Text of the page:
ranking system or pecking order among members of a long-term social group, where dominance status affects access to resources or mates
animals that use metabolically generated heat to regulate body temperature independently of ambient temperature. Endothermy is a synapomorphy of the Mammalia, although it may have arisen in a (now extinct) synapsid ancestor; the fossil record does not distinguish these possibilities. Convergent in birds.
parental care is carried out by females
an animal that mainly eats leaves.
A substance that provides both nutrients and energy to a living thing.
forest biomes are dominated by trees, otherwise forest biomes can vary widely in amount of precipitation and seasonality.
Referring to a burrowing life-style or behavior, specialized for digging or burrowing.
an animal that mainly eats seeds
An animal that eats mainly plants or parts of plants.
the state that some animals enter during winter in which normal physiological processes are significantly reduced, thus lowering the animal's energy requirements. The act or condition of passing winter in a torpid or resting state, typically involving the abandonment of homoiothermy in mammals.
offspring are produced in more than one group (litters, clutches, etc.) and across multiple seasons (or other periods hospitable to reproduction). Iteroparous animals must, by definition, survive over multiple seasons (or periodic condition changes).
having the capacity to move from one place to another.
This terrestrial biome includes summits of high mountains, either without vegetation or covered by low, tundra-like vegetation.
the area in which the animal is naturally found, the region in which it is endemic.
having more than one female as a mate at one time
communicates by producing scents from special gland(s) and placing them on a surface whether others can smell or taste them
breeding is confined to a particular season
remains in the same area
reproduction that includes combining the genetic contribution of two individuals, a male and a female
associates with others of its species; forms social groups.
uses touch to communicate
Living on the ground.
defends an area within the home range, occupied by a single animals or group of animals of the same species and held through overt defense, display, or advertisement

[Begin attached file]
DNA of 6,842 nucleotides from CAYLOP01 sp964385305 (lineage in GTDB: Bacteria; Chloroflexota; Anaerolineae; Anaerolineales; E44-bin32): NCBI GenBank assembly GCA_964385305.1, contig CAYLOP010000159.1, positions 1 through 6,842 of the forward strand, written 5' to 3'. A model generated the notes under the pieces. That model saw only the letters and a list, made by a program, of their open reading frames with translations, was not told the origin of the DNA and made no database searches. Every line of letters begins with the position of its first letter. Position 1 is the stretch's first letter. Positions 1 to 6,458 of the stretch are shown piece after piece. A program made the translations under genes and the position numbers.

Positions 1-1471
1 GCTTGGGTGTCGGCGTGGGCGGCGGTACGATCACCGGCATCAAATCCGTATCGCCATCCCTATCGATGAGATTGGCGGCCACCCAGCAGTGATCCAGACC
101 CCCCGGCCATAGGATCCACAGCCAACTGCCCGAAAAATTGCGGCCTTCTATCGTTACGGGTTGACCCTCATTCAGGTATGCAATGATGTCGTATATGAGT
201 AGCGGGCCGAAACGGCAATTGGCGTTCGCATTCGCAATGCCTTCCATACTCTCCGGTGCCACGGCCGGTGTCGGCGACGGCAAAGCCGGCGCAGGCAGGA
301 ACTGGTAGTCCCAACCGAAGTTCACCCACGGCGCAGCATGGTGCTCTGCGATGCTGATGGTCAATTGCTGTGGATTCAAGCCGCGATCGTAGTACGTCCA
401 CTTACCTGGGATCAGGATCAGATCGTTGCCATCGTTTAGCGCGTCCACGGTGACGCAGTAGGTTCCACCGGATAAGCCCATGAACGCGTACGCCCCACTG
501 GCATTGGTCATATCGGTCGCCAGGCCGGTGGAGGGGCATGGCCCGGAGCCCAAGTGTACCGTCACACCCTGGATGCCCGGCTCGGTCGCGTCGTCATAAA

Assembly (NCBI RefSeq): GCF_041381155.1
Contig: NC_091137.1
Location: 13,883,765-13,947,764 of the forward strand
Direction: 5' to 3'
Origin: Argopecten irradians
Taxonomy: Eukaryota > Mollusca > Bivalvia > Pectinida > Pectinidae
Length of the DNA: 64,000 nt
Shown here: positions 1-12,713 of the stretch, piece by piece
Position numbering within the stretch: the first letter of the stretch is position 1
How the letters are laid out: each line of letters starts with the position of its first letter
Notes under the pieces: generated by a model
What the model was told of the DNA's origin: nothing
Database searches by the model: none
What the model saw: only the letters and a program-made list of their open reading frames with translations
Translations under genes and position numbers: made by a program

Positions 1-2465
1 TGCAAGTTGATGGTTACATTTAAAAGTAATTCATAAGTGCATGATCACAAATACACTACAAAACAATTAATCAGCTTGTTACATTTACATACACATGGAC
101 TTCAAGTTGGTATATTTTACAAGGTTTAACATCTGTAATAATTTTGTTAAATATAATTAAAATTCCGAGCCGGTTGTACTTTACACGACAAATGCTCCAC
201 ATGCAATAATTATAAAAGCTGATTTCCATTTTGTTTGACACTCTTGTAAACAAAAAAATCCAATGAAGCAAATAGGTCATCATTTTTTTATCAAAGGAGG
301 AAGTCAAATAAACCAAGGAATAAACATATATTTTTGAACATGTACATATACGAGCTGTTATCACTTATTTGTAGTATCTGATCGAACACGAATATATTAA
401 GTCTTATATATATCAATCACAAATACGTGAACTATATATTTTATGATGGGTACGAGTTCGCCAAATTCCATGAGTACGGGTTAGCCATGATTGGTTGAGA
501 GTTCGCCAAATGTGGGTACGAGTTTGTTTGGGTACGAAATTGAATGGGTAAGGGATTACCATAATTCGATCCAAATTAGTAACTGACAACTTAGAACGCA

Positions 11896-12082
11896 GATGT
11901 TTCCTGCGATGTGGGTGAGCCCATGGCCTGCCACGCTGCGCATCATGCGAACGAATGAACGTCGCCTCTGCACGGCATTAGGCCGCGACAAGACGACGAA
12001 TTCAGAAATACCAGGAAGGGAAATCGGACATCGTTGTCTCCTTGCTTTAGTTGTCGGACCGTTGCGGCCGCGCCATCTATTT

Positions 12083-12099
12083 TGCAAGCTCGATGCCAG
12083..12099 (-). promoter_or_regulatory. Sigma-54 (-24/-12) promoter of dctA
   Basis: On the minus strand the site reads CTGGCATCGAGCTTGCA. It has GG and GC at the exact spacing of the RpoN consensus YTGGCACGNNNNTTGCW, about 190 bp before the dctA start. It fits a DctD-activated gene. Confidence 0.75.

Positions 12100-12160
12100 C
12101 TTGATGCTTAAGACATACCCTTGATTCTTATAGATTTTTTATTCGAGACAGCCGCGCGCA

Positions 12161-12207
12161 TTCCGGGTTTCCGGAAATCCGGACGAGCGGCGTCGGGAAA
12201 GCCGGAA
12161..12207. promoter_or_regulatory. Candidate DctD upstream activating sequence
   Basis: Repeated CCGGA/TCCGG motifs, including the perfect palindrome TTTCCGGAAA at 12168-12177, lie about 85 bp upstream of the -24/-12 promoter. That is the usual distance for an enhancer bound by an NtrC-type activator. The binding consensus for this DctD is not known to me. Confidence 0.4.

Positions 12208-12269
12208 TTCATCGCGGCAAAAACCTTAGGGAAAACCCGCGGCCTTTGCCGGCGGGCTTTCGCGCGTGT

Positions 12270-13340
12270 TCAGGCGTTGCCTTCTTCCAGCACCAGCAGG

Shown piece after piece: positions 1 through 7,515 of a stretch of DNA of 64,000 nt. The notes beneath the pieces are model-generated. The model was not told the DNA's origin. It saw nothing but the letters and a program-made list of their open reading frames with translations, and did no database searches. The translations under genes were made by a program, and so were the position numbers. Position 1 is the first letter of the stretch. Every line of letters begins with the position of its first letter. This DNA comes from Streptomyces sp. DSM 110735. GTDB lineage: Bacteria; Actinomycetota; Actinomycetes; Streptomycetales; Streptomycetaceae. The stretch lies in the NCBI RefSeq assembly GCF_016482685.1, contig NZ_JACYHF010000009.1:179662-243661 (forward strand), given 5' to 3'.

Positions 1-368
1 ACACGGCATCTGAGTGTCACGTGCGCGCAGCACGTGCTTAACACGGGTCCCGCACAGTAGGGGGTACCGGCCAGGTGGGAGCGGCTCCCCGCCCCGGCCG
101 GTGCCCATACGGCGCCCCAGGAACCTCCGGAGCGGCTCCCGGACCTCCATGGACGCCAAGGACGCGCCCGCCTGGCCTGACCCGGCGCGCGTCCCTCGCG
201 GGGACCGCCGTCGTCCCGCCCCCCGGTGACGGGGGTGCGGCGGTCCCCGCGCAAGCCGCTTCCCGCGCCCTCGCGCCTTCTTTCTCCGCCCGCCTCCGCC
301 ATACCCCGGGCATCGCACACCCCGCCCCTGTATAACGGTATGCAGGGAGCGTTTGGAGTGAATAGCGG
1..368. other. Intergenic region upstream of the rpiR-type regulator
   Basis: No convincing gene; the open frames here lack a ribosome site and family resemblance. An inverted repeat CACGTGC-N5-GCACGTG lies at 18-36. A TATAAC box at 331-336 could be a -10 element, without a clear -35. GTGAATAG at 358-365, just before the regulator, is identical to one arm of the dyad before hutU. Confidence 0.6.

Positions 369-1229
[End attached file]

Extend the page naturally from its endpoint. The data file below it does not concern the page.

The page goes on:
A terrestrial biome. Savannas are grasslands with scattered individual trees that do not form a closed canopy. Extensive savannas are found in parts of subtropical and tropical Africa and South America, and in Australia.
A grassland with scattered trees or scattered clumps of trees, a type of community intermediate between grassland and forest. See also Tropical savanna and grassland biome.
A terrestrial biome found in temperate latitudes (>23.5° N or S latitude). Vegetation is made up mostly of grasses, the height and species diversity of which depend largely on the amount of moisture available. Fire and grazing are important in the long-term maintenance of grasslands.
uses sight to communicate
reproduction in which fertilization and development take place within the female body and the developing embryo derives nourishment from the female.
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Nelson, B. 1980. Plague studies in California—the roles of various species of sylvatic rodents in plague ecology in California. Proceedings of the 9th Vertebrate Pest Conference: 89-96. Accessed February 23, 2011 at http://digitalcommons.unl.edu/cgi/viewcontent.cgi?article=1029&context=vpc9.
Van Vuren, D. 2001. Predation on Yellow-Bellied Marmots (Marmota Flaviventris). American Midland Naturalist, Vol. 145, No. 1: 94-100. Accessed February 23, 2011 at http://www.jstor.org/stable/3083083?seq=3&Search=yes&searchText=marmots&searchText=risk&searchText=predation&searchText=yellow-bellied&searchText=Foraging&list=hide&searchUri=%2Faction%2FdoBasicSearch%3FQuery%3DForaging%2Band%2Bpredation%2Brisk%2Bin%2Byellow-bellied%2Bmarmots%26acc%3Don%26wc%3Don&prevSearch=&item=1&ttl=40&returnArticleService=showFullText&resultsServiceName=null.
Wey, T., D. Blumstein. 2010. Social cohesion in yellow-bellied marmots is established through age and kin structuring. Animal Behaviour, Volume 79, Issue 6: 1343-1352. Accessed February 23, 2011 at http://www.sciencedirect.com/science?_ob=ArticleURL&_udi=B6W9W-4YT6NFR-4&_user=1086025&_coverDate=06%2F30%2F2010&_alid=1653968587&_rdoc=1&_fmt=high&_orig=search&_origin=search&_zone=rslt_list_item&_cdi=6693&_sort=r&_st=13&_docanchor=&view=c&_ct=2&_acct=C000051441&_version=1&_urlVersion=0&_userid=1086025&md5=73a3138382c8b5605940f8c589f96915&searchtype=a.